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Obama leaves for China and Australia

US President Barack Obama has left Washington on a trip that will culminate in his visit to Australia.


But before he gets here for the G20 summit in Brisbane next week, Obama will meet with Chinese President Xi Jinping in Beijing, where the White House said it expects “candid and in-depth conversations.”

The relationship between the two superpowers, which US Secretary of State John Kerry has called the “most consequential” in the world today, has been marred by tensions over the South China Sea, cyberspying and human rights issues.

Obama will also attend the APEC summit in Beijing.

The president boarded the flight for Beijing in grey slacks and a casual black windbreaker, accompanied by National Security Advisor Susan Rice and senior adviser Dan Pfeiffer, among others.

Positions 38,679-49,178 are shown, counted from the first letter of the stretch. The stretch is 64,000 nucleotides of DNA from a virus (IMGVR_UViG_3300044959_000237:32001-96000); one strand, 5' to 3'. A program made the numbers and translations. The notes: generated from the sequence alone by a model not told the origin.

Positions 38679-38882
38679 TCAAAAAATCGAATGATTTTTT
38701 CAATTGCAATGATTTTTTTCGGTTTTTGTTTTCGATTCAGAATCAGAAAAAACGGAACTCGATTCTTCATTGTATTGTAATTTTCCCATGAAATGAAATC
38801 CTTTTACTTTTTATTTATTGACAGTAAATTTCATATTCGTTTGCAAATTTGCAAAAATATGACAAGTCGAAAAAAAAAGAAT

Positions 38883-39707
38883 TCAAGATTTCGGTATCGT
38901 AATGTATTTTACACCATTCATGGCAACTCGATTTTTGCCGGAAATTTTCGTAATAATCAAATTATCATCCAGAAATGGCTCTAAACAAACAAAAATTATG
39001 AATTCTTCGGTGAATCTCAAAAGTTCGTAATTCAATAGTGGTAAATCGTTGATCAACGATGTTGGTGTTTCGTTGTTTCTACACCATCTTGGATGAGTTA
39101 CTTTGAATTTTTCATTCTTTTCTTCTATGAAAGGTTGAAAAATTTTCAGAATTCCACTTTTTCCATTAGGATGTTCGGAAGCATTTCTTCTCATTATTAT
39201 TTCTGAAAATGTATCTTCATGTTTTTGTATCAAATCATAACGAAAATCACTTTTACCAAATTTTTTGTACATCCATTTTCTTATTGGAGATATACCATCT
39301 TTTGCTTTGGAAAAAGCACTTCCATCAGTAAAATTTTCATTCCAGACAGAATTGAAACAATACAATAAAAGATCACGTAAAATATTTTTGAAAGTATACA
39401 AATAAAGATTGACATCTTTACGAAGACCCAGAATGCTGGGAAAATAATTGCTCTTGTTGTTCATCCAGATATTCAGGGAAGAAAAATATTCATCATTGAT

He will also visit Myanmar, formerly known as Burma.

While there, Obama will meet President Thein Sein and opposition icon Aung San Suu Kyi and attend a summit of ASEAN nations in Naypyidaw.

Washington has raced to normalise ties with Myanmar following reforms there, removing most US sanctions imposed on the military junta.

But Suu Kyi warned this week that the pace of change was slowing, and that the US had been “over-optimistic about the reform process” at times.

The White House said it remained committed to democratic reform in Myanmar.

“We will underscore the United States’ commitment to the protection of human rights, tolerance and pluralism, as well as sustaining and deepening the democratic transition,” Rice said.

When the president goes on to a G20 summit in Brisbane, the unrest in Ukraine may also be a focus.

Obama could meet with his Russian counterpart Vladimir Putin to discuss Ukraine.

No formal meetings have been scheduled, but neither side has ruled out the possibility of informal discussions. The last time the two leaders met face to face was in June in France.